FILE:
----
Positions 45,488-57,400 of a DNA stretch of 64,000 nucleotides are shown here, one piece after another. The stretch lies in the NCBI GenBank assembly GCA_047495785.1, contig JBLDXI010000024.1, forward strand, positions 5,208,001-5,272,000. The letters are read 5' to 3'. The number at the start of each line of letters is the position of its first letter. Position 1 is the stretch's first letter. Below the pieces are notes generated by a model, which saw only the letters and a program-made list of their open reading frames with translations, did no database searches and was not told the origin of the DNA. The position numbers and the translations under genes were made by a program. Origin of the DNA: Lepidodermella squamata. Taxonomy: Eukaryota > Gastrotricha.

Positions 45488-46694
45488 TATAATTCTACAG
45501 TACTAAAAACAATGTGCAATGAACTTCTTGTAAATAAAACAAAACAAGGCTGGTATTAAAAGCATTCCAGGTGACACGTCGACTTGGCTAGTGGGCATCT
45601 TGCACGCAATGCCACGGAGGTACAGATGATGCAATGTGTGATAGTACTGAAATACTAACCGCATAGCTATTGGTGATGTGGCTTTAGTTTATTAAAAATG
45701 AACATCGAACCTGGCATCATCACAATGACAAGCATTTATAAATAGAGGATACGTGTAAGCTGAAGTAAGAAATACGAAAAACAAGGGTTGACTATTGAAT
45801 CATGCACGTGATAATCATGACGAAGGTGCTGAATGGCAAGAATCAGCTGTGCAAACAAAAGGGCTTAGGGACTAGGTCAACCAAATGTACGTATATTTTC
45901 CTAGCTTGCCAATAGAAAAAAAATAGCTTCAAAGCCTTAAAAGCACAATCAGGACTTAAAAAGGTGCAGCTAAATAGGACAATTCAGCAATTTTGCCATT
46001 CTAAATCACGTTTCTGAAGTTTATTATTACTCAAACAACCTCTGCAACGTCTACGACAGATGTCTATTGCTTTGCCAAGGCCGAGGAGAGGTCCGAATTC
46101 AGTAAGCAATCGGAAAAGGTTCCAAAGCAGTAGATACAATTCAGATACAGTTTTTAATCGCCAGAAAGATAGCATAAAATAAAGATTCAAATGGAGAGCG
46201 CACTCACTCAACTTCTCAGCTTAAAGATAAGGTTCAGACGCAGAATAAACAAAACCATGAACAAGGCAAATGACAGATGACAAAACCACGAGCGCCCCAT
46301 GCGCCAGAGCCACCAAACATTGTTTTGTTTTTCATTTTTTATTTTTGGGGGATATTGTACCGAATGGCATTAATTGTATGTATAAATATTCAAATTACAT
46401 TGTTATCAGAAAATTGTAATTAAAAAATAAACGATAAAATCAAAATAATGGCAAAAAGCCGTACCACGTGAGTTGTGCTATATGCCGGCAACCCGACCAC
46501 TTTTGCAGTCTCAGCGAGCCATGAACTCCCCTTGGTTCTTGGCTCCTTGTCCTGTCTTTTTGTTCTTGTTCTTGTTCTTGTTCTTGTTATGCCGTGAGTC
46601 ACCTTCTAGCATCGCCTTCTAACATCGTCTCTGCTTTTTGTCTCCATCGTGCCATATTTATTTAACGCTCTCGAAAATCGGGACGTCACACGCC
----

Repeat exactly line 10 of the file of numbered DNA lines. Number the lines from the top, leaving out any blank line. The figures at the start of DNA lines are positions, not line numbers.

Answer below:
46101 AGTAAGCAATCGGAAAAGGTTCCAAAGCAGTAGATACAATTCAGATACAGTTTTTAATCGCCAGAAAGATAGCATAAAATAAAGATTCAAATGGAGAGCG